I generally work to avoid ascribing motives, good or bad, to other people for a simple reason. I’m rarely certain of my own motives … so how could I know anyone else’s motives?
This question has arisen because I’m about to put to sea again. I’m first mate on another boat delivery, this time from San Francisco to Portland. Well, actually, Alameda Island in San Francisco Bay to Portland. Here’s the noble craft in question, a 38′ catamaran.
Now, up until my last birthday, I was in what I described as my “middle youth”. However, my most recent birthday was my 70th, so at present, I’m into what I call my “late youth” … and why is a man in his late youth putting to sea again?
As usual, it’s a mix of reasons. First and foremost, the ocean truly doesn’t care. It doesn’t care if I can write well. It is indifferent as to my age. My wealth (or more exactly the lack thereof) is of no interest to the ocean. Talk about equal opportunity—pauper or President, sinner or saint, if you put a foot wrong on the ocean you will get wet …
And I like that fact a lot. It cuts through all the bull and gets right down to what is really important, which are not my fantasies or my education or my ideas or how well I can tell a tale, but whether I can handle the harsh oceanic reality.
Next, the ocean is an eternal surprise, with no two days being the same. I’m always happiest when I don’t know which bush hides the rabbit …
Next, keeping a boat afloat and working calls on a host of skills. Since I came aboard this morning, I’ve replaced some drain hoses, fixed a couple of bilge pumps, trouble-shot the shower drain system, tested the anchor windlass relay (still not working), and a number of other tasks. And all of these are what I call “Go-No Go” situations—either I can fix it and get it working, or I can’t. It’s good to take the measure of my skills and test my abilities to the limit.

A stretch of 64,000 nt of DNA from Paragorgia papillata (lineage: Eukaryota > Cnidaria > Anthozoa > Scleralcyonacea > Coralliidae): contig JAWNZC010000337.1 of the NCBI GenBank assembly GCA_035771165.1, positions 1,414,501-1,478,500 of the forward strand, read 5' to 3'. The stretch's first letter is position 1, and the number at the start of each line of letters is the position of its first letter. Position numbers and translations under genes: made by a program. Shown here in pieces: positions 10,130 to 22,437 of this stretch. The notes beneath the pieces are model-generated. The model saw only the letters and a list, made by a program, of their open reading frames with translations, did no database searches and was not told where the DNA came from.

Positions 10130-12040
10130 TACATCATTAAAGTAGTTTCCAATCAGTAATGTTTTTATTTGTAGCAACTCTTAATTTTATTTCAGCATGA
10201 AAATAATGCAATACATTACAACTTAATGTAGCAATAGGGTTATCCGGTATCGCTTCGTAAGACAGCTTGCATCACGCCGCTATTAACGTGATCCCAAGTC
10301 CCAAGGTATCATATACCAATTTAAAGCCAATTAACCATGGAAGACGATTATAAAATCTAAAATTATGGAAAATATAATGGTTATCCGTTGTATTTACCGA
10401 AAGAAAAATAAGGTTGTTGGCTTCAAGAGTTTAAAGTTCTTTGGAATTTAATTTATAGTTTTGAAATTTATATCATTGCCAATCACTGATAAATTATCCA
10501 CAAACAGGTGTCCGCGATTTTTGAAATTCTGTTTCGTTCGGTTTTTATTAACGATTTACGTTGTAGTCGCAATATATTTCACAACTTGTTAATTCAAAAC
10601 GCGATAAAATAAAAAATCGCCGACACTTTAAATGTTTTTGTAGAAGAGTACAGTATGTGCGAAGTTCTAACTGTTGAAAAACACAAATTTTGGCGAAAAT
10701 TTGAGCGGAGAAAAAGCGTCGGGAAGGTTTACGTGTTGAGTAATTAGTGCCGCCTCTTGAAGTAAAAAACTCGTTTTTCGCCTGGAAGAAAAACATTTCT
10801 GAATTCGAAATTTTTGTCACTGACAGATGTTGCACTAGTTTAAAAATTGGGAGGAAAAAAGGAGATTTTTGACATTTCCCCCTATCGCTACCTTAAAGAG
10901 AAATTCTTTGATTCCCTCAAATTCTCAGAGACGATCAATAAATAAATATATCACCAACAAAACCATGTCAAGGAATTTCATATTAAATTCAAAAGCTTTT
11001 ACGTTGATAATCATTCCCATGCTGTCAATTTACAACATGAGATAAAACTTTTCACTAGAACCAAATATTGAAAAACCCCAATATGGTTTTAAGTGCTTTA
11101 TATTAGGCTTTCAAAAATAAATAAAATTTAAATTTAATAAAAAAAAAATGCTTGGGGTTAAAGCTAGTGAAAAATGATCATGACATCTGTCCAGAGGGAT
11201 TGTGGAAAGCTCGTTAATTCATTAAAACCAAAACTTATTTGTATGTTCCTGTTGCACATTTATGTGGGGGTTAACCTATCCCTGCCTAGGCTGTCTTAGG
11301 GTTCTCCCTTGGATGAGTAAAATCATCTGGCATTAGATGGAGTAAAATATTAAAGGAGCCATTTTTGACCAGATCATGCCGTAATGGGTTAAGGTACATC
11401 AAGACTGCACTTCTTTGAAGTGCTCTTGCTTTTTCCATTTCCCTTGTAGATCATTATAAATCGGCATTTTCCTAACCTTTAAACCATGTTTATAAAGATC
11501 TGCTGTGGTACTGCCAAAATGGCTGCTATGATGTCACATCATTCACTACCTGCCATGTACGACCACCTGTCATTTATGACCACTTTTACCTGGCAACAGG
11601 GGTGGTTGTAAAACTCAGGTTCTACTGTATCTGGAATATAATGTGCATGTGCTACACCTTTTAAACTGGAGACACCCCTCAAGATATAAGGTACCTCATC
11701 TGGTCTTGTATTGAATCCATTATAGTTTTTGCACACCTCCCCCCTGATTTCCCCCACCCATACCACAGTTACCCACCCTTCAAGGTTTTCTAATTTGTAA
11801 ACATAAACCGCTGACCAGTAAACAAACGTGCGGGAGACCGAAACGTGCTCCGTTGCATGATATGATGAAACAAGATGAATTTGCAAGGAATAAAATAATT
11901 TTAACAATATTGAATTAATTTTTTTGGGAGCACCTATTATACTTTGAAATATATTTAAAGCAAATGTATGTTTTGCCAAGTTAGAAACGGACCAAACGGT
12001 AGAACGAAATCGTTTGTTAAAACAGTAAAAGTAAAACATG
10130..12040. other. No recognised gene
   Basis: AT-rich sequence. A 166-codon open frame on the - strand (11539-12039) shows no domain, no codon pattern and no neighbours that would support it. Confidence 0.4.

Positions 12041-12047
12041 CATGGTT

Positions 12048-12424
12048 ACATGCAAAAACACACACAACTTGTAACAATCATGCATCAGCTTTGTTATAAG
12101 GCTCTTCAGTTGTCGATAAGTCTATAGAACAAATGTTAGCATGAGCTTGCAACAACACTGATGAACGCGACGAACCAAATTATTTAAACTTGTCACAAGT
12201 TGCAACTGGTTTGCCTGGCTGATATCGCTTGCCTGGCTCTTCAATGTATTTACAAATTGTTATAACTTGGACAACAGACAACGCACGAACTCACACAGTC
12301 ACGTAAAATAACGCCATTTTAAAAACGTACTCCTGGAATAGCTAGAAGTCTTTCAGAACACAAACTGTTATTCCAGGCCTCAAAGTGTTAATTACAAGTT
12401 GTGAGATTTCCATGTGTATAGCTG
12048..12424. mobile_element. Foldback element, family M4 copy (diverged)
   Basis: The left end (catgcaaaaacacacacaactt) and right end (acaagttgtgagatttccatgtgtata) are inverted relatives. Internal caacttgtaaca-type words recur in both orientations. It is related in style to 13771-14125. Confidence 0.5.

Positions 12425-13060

Finally, however, I suspect that I go to sea for a funny reason—fear. And what am I afraid of? Well, bizarrely, I’m afraid of poetry—in particular, the following poem, which invariably strikes me with dread:
So We'll Go No More a Roving By George Gordon, Lord Byron So, we'll go no more a roving So late into the night, Though the heart be still as loving, And the moon be still as bright. For the sword outwears its sheath, And the soul wears out the breast, And the heart must pause to breathe, And love itself have rest. Though the night was made for loving, And the day returns too soon, Yet we'll go no more a roving By the light of the moon.
I know that someday I’ll be in that place … but good heavens, not this soon. And to prove it … well … I’m going roving by the light of the moon.
We were due to leave today, but it’s a boat trip, they never start on time, so we’re still in Alameda. We’ll be firing up early tomorrow morning. Wish me luck, dear friends, the moon is coming towards full outside the porthole as I write this, further sea stories to follow …
Best to all,